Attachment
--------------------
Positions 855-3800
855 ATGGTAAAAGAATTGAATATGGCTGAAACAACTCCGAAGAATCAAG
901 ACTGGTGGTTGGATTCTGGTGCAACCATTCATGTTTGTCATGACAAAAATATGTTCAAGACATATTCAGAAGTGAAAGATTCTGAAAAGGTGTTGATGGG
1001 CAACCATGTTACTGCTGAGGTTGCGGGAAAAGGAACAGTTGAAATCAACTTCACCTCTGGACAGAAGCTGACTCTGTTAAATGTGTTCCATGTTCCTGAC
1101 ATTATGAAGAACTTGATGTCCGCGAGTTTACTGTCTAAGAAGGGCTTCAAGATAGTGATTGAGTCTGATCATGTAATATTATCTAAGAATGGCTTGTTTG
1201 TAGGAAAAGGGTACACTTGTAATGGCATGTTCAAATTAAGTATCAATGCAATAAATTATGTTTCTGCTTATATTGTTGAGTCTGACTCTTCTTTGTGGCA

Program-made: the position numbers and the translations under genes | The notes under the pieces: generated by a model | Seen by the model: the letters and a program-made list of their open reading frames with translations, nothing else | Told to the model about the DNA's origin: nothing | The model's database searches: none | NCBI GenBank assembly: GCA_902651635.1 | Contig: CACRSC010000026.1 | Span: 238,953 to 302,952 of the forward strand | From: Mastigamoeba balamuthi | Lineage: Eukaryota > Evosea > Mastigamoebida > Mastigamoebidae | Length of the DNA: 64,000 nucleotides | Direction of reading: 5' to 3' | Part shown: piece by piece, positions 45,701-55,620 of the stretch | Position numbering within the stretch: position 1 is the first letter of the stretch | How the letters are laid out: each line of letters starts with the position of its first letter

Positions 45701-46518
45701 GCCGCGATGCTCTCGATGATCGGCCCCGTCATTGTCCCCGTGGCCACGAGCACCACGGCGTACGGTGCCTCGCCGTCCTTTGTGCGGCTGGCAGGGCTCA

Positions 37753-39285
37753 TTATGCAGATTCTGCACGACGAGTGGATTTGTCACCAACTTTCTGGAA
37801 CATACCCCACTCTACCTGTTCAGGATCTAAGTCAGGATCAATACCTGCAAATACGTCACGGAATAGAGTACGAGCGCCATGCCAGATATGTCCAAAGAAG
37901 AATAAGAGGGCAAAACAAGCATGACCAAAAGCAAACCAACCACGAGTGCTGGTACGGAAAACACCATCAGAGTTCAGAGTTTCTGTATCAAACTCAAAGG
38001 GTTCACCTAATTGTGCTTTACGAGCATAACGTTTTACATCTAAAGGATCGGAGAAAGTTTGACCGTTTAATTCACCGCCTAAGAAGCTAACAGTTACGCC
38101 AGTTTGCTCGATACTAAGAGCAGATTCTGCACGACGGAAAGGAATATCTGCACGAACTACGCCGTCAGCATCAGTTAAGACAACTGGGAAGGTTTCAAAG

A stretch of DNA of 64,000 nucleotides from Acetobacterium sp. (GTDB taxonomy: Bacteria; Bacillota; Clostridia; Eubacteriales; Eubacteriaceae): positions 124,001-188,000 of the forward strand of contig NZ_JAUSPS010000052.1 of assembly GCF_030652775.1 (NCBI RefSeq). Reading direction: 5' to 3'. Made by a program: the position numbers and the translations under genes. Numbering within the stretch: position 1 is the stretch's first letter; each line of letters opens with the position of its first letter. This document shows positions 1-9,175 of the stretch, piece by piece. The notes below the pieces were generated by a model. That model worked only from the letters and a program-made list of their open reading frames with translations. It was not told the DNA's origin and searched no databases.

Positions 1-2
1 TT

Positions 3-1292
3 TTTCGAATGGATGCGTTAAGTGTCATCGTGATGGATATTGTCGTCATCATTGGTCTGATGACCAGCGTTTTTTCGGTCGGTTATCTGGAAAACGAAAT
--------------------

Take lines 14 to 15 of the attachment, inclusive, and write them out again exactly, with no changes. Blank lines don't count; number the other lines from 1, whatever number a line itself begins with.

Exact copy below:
38001 GTTCACCTAATTGTGCTTTACGAGCATAACGTTTTACATCTAAAGGATCGGAGAAAGTTTGACCGTTTAATTCACCGCCTAAGAAGCTAACAGTTACGCC
38101 AGTTTGCTCGATACTAAGAGCAGATTCTGCACGACGGAAAGGAATATCTGCACGAACTACGCCGTCAGCATCAGTTAAGACAACTGGGAAGGTTTCAAAG